AUSTIN -- A former Texas lottery employee was arrested after a Travis County grand jury indicted him in connection with the possession of unauthorized data on more than 27,000 lottery winners.
Authorities said Joseph Anthony Mueggenborg, 39, of Austin, was taken into custody Tuesday while undergoing training for his fourth job with the state. The grand jury indicted Mueggenborg on May 14 on two first-degree felony charges of illegal use or possession of identifying information, the Austin American-Statesman reported. Efforts by the Associated Press to locate Mueggenborg's attorney were not immediately successful.
Mueggenborg has said he downloaded his own work files off his computer and took them to his next job, according to an affidavit attached to a search warrant.
The names and Social Security numbers of 27,075 mid-level lottery winners, people who have won prizes from $600 up to around $1 million, were on Mueggenborg's hard drive. Also included were the names, Social Security numbers and, in some cases, bank routing and account numbers of 639 current and former commission employees and 534 lottery retailers.
Travis County prosecutor Jason English said his investigation found no evidence that Mueggenborg had used the personal information.
"There are people on the (victims) list that feel they have had their information compromised, but nothing has led back to this defendant," English said.
In a letter sent out on September 11, commission officials advised that more than 92,000 recipients put a fraud alert on their credit reports and check their bank statements. The affidavit said Mueggenborg worked for the Lottery Commission from 1999 to 2007.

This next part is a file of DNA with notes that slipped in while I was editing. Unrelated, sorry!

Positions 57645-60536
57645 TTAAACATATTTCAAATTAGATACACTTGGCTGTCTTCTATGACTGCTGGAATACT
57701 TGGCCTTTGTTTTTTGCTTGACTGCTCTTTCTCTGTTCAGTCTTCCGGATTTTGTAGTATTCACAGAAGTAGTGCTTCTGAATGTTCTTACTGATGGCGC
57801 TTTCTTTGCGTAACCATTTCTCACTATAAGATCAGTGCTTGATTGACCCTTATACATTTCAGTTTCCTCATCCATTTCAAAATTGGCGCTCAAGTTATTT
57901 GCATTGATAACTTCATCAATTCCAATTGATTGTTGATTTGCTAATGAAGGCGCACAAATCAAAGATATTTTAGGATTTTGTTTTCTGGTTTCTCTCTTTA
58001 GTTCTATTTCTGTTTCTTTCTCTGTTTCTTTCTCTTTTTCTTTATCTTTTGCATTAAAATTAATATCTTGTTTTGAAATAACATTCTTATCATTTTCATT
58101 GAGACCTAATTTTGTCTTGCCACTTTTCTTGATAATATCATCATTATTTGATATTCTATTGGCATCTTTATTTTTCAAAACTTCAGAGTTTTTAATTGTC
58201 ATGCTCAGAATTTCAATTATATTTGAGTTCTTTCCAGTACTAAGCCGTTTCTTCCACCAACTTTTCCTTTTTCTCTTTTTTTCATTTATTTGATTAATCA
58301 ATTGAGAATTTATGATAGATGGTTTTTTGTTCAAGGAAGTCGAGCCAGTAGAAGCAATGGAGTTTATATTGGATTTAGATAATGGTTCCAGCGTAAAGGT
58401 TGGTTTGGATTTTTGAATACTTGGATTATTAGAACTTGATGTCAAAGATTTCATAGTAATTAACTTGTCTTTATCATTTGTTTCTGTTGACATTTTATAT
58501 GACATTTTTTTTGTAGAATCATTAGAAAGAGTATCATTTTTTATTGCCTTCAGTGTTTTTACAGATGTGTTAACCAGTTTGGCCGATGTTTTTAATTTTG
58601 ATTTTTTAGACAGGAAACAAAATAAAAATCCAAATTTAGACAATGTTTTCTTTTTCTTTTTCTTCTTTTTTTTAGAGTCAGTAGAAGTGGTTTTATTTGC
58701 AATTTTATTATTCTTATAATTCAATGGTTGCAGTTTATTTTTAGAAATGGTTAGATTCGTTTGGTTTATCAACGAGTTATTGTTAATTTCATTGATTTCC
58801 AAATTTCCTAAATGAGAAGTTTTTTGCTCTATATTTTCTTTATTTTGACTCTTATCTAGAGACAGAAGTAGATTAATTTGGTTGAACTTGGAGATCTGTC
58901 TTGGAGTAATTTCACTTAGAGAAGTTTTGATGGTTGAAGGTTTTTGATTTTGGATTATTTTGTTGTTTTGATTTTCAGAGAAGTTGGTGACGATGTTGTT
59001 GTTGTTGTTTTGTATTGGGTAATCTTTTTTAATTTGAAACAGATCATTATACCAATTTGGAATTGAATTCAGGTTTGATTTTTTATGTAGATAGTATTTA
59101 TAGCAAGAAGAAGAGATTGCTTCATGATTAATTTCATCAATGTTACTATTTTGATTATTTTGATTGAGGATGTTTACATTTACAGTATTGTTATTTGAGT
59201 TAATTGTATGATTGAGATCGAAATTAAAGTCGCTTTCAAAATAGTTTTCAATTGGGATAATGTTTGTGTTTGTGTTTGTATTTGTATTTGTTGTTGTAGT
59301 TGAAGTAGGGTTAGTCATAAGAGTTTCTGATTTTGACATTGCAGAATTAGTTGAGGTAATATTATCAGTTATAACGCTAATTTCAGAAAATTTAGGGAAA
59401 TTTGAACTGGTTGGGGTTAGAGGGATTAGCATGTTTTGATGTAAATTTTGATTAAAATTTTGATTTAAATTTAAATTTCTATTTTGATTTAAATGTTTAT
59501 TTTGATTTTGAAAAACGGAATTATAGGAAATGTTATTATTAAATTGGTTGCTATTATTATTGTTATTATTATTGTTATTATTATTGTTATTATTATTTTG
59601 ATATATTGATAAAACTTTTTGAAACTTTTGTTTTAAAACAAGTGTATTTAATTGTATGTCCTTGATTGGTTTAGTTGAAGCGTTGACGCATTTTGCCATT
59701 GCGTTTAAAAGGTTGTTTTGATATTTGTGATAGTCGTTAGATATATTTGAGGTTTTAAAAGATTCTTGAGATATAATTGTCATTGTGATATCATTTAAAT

The information he allegedly took was discovered last year on a state computer at the Comptroller of Public Accounts where he later was employed. He was fired and the information turned over to criminal investigators, the Houston Chronicle reported.
At the time he was taken into custody, Mueggenborg, a computer analyst, was training for a job at the Texas Department of Licensing and Regulation. English said it was "concerning" that the man was still working for the state after being fired by the comptroller.
Susan Stanford, a spokeswoman for the Texas Department of Licensing and Regulation, said the department was unaware Mueggenborg had been fired and was under investigation when he was hired as a systems analyst three weeks ago.
The department has secured Mueggenborg's computer and begun a forensic study.
Travis County Jail officials said he was released Wednesday on a $100,000 personal bond. English said he had recommended bail be set at $100,000 and was disappointed that a judge released Mueggenborg on a personal bond.